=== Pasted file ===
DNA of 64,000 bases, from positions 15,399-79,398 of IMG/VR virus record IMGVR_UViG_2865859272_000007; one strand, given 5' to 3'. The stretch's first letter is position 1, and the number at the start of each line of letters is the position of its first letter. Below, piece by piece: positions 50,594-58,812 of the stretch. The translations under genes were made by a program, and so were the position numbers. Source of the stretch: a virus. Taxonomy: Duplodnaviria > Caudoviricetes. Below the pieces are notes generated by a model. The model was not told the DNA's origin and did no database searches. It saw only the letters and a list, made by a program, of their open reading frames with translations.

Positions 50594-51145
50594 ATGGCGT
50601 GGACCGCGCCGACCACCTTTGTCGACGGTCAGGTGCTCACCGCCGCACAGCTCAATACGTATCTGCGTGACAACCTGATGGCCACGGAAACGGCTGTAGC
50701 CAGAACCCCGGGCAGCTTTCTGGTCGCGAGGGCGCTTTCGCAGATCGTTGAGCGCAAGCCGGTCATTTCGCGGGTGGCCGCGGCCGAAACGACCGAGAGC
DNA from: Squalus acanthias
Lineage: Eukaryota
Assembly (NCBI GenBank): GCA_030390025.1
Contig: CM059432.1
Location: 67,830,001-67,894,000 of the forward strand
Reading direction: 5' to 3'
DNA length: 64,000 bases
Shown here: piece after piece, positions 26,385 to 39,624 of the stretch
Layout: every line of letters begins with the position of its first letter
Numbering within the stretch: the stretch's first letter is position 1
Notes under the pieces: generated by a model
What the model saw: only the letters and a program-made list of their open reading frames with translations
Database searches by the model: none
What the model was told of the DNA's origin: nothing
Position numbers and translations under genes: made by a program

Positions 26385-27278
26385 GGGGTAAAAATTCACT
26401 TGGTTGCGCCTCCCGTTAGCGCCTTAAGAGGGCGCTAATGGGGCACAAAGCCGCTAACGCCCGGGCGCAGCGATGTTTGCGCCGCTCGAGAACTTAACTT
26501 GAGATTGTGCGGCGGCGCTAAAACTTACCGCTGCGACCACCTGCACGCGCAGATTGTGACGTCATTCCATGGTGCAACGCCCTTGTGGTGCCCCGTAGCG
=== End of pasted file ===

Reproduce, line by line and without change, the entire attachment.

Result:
DNA of 64,000 bases, from positions 15,399-79,398 of IMG/VR virus record IMGVR_UViG_2865859272_000007; one strand, given 5' to 3'. The stretch's first letter is position 1, and the number at the start of each line of letters is the position of its first letter. Below, piece by piece: positions 50,594-58,812 of the stretch. The translations under genes were made by a program, and so were the position numbers. Source of the stretch: a virus. Taxonomy: Duplodnaviria > Caudoviricetes. Below the pieces are notes generated by a model. The model was not told the DNA's origin and did no database searches. It saw only the letters and a list, made by a program, of their open reading frames with translations.

Positions 50594-51145
50594 ATGGCGT
50601 GGACCGCGCCGACCACCTTTGTCGACGGTCAGGTGCTCACCGCCGCACAGCTCAATACGTATCTGCGTGACAACCTGATGGCCACGGAAACGGCTGTAGC
50701 CAGAACCCCGGGCAGCTTTCTGGTCGCGAGGGCGCTTTCGCAGATCGTTGAGCGCAAGCCGGTCATTTCGCGGGTGGCCGCGGCCGAAACGACCGAGAGC
DNA from: Squalus acanthias
Lineage: Eukaryota
Assembly (NCBI GenBank): GCA_030390025.1
Contig: CM059432.1
Location: 67,830,001-67,894,000 of the forward strand
Reading direction: 5' to 3'
DNA length: 64,000 bases
Shown here: piece after piece, positions 26,385 to 39,624 of the stretch
Layout: every line of letters begins with the position of its first letter
Numbering within the stretch: the stretch's first letter is position 1
Notes under the pieces: generated by a model
What the model saw: only the letters and a program-made list of their open reading frames with translations
Database searches by the model: none
What the model was told of the DNA's origin: nothing
Position numbers and translations under genes: made by a program

Positions 26385-27278
26385 GGGGTAAAAATTCACT
26401 TGGTTGCGCCTCCCGTTAGCGCCTTAAGAGGGCGCTAATGGGGCACAAAGCCGCTAACGCCCGGGCGCAGCGATGTTTGCGCCGCTCGAGAACTTAACTT
26501 GAGATTGTGCGGCGGCGCTAAAACTTACCGCTGCGACCACCTGCACGCGCAGATTGTGACGTCATTCCATGGTGCAACGCCCTTGTGGTGCCCCGTAGCG